Hopefully the new P Lounge will releive some of the congestion.Staff i also note are still asking customers to remove personal item from seats for other,s to sit down which is fine,but gives an idea as to how busy it getslate evening. 

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  • P.B.

    mr_pb

    25 Jun, 2014 01:51 am

    Looks a bit cramped at the moment, and a lack of plate of the day service is a bit disappointing, but it's set to be an amazing lounge once the other wings are open! Can't wait to be back at LAX.

    No member give thanks

  • VHOEJ

    VHOEJ

    27 Jun, 2014 08:18 am

    So it seems there are no views of the airport? A bit underwhelming if all you can see is that artisitc thing in the middle of the terminal. What is wrong with having a view of the aircraft from a lounge?

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  • ShivaJasper

    ShivaJasper

    5 Oct, 2014 04:09 pm

    Hi VHOEJ

    The airport is undergoing major revamp - so compare with my visits in Nov 13, Apr 14 and now - things are definitely looking up. Westfield is helping LAX building a lot of new restaurants and shopping / retail outlets which are welcoming.

    Even the arrival area and going through customs have improved. There are still long lines esp if you arrive on the A380 - but the staffs are helpful. 

    Overall, this is probably reaching a middle rank Asia Airport? It is definitely no HKG / Singapore yet (but at least it is way better than CDG / JFK / SFO and other American Hubs)

    No member give thanks

  • L T

    gemini573

    9 Aug, 2014 11:46 pm

    I think it's a TERRIBLY designed lounge.  It's certainly an improvemnt asthetiscally but in terms of pratical design.  It gets an F.  Look at the buffet area.  If you compare the QF lounge at HKG vs LAX, there is a big difference.  At HKG, you can walk a full circle around the buffet display if you choose.  

    At LAX, that wall is in the way.  You can't turn left to get out.  You have to walk back where you came from.  Can you imagine when it's evening time when you have the QF, CX, and BA flights? Plus, the aisle is so narrow.  

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  • ShivaJasper

    ShivaJasper

    5 Oct, 2014 04:02 pm

    So this is my first time in the new LA lounge, agreeing with inkymath and other users - this is surely better than the old lounge (which was small, dated and old). But here I am on a saturday night waiting for QF108, the lounge is heaving with people with very minimal spare seats (There are the BA / CX / QF flights from about 9pm) . Staffs were courteous but cleaniness certainly has gone out of the window tonight, shower wait is 45min! (when I mention that as a Platinum QFF - there was mention we get prioritise until the first class lounge is completed - well no one seems to know that). The products they use is nice though.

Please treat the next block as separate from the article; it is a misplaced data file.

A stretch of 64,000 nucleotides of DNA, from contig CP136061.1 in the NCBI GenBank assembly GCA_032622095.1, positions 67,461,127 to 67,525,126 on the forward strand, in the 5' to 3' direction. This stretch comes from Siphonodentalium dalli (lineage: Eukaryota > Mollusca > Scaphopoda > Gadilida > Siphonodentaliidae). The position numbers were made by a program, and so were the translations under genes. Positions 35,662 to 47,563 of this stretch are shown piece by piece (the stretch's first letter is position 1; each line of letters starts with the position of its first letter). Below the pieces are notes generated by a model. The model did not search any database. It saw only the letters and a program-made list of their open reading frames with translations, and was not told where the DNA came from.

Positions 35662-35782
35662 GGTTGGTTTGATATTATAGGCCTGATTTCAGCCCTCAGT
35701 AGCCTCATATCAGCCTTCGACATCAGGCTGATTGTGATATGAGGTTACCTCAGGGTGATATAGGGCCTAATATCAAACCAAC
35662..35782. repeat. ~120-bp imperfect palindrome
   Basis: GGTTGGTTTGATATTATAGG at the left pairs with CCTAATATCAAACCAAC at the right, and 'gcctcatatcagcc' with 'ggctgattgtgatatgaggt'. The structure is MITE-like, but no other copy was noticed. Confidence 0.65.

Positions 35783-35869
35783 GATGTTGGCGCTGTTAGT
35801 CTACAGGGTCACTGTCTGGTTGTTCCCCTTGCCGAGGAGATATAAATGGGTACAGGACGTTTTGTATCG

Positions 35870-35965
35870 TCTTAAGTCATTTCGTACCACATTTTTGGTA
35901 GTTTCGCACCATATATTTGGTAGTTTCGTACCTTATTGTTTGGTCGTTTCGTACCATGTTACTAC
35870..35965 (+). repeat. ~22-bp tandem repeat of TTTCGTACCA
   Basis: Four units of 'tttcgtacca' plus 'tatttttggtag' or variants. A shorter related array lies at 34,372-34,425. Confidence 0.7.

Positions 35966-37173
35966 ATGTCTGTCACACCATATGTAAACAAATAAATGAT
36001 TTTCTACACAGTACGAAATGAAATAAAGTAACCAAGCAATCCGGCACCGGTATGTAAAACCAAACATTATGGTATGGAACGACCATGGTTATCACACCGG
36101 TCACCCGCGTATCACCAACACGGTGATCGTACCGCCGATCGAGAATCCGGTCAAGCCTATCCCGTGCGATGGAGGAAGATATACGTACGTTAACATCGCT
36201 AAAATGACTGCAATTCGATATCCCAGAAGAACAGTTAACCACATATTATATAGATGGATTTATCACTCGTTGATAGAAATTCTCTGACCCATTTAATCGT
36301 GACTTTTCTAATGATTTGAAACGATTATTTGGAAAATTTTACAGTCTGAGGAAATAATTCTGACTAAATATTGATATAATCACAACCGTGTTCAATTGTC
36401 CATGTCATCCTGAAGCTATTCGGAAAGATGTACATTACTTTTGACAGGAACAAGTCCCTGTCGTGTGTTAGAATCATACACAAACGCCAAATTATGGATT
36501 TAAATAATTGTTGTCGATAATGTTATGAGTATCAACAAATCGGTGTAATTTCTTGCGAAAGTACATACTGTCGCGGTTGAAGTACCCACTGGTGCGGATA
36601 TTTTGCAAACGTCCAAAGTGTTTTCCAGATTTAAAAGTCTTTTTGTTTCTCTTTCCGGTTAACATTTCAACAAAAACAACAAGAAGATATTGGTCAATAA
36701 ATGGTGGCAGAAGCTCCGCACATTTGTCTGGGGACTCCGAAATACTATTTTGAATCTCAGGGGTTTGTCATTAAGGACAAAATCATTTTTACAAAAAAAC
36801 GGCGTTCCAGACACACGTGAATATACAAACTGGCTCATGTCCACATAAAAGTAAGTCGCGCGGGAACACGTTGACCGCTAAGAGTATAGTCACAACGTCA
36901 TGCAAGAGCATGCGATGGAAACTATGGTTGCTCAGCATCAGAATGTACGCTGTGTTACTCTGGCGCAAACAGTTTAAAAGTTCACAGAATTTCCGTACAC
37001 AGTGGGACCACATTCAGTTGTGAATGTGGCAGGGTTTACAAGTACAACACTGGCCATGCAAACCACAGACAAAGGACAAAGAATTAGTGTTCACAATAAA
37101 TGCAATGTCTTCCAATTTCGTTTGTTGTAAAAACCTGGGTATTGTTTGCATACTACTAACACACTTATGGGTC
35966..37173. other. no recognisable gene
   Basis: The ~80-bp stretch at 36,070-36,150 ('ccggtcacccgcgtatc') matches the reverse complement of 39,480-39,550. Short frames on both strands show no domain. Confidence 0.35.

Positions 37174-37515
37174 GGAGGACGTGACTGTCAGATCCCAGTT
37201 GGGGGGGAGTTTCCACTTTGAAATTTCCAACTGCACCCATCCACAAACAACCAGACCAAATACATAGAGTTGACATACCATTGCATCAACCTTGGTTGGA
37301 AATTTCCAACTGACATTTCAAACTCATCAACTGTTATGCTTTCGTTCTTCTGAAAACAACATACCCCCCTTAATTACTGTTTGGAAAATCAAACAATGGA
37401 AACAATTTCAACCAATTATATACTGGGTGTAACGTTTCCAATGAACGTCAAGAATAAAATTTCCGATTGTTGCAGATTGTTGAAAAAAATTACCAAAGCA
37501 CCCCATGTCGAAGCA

Decor is certainly better - but when lounge is full - there is NO privacy / quiet space. The internet keeps dropping out from time to time (no idea why)

    Food area hampered by lack of space - think of going to a $10 all you can eat buffet. The food itself - even more unexciting. I had the enjoyment of watching Neil Perry's (who was also in the lounge) unimpressed facial expression (wish I could have taken a pic and post on here!)

    Barstaffs are helpful, though there is no wine/cocktail list, and unlike the HKG lounge - no signature cocktails.

    So I personally do not know what is a good advice for anyone flying QF until the first class lounge is opened. Put it bluntly, there was no GOOD time to come - the lounge is constantly full) But if the design of the lounge is anything like the business class lounge - then ... well maybe we have all been too spoiled by the Syd first class lounge and the HKG CX first class lounge (The Wing) and need to readjust our expectation!

    No member give thanks

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22 May, 2019 03:11 pm